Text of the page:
Ghostbusters 3 just lost another one of its people of influence. Deadline reports that Ivan Reitman has stepped away from the project as its director, and will instead produce. It comes as no surprise, but the tragic death of star and friend Harold Ramis was the deciding factor for Reitman. For those unaware, Reitman was one of the key collaboratives to the franchise, having directed the first two Ghostbuster films.
Now, you would think with Reitman’s departure, Ramis’ passing and the disinterest of Bill Murray, production would be nullified. Nope, Ghostbusters 3 soldiers on. The search for a new director begins.Sony Pictures’ Amy Pascal had this to say in regards to Reitman’s sudden but expected decision to only produce:
We totally understood. He was thinking he might feel that way when Harold died, and then came back to us and confirmed it, that while he was excited to return and make the movie as producer, but did not feel he wanted to direct the movie. We are delighted to work with Ivan on this movie in that capacity. We love him, and he’s going to continue to play an important role. We’re very anxious to get the movie started.
In a detailed interview with Deadline, Reitman discussed the recent history of development, Bill Murray’s involvement or lack there of, and where they’re at now:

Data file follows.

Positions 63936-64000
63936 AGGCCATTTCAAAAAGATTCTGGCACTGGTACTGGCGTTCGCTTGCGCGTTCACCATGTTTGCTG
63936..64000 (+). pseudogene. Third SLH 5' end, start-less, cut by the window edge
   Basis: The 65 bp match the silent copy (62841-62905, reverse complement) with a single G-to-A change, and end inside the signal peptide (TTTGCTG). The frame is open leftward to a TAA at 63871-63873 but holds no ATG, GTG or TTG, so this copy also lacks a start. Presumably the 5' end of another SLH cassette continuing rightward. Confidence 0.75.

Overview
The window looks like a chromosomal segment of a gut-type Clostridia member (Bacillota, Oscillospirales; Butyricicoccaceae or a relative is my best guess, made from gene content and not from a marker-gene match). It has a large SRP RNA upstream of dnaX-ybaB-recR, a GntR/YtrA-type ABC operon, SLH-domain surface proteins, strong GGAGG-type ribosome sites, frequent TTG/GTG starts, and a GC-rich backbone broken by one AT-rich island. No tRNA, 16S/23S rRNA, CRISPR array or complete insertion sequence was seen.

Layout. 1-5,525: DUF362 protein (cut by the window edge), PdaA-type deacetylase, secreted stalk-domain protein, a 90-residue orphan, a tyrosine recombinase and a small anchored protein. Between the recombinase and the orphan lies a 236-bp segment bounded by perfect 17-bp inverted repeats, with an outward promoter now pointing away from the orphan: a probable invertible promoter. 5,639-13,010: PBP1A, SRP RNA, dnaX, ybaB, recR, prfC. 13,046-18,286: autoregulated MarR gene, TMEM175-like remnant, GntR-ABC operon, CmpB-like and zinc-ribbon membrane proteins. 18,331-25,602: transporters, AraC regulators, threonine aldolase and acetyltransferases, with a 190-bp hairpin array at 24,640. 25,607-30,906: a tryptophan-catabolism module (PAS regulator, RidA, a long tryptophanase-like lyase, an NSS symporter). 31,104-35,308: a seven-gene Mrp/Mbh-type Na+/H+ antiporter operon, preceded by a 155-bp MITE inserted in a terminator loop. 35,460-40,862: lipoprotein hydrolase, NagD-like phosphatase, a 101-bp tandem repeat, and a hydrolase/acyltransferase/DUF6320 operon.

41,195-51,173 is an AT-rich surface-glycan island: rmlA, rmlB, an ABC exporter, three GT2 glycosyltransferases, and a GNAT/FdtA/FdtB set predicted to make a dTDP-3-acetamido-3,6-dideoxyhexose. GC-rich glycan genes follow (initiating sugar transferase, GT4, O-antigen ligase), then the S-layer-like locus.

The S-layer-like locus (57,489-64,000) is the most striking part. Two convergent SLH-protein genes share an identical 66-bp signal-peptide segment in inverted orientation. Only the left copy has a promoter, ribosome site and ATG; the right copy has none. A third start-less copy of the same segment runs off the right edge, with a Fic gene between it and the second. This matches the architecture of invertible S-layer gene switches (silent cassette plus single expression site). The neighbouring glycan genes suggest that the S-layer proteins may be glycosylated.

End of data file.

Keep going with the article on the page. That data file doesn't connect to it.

The first [script] was done by Lee Eisenberg and Gene Stupnitsky, and me, Harold [Ramis] and Dan [Aykroyd] helped them on it. It was a really good script, but then it became clear that Bill really didn’t want to do another Ghostbusters and that it was literally impossible to find him to speak to for the year or two we tried to get it going. When Bill finally…well, he never actually said no, but he never said yes, so there was no way to make that film. We decided to start over again, and I started working with Etan Cohen, with Dan lending a helping hand. Harold got sick about three years ago, and we kept hoping he would get better. I kept pushing forward on the Etan Cohen and we now have a draft that is very good, that the studio is very excited about.
Reitman went onto discuss the logistics of the film:
I’m not going to say how many Ghostbusters there will be in the new cast, but we are determined to retain the spirit of the original film, and I am pleased that all of this seems to have happened organically. I’m hoping we can get started by the fall, set in New York, but given the logistics and the stuff that happens, the beginning of 2015 seems more likely.
Hearing Reitman talk about G3 pushes the right buttons to me as a fan. I get excited hearing original creatives talk about it. Still, my desire for more things Ghostbusters does not outweigh my fear of a terrible movie. The more challenges the project faces, the less interest I have in seeing it come to fruition. Ghostbusters 1, and to a lesser extent it’s sequel, was magic in a bottle. Those films are absolutely nothing without the interactions between the 4 main actors. I suppose if they could find a cast that plays off each other well, follow the basic outline the script calls for, a film could grow from that. But it’s probably for the best that the universe try to bust this and throw it in a containment field where it belongs.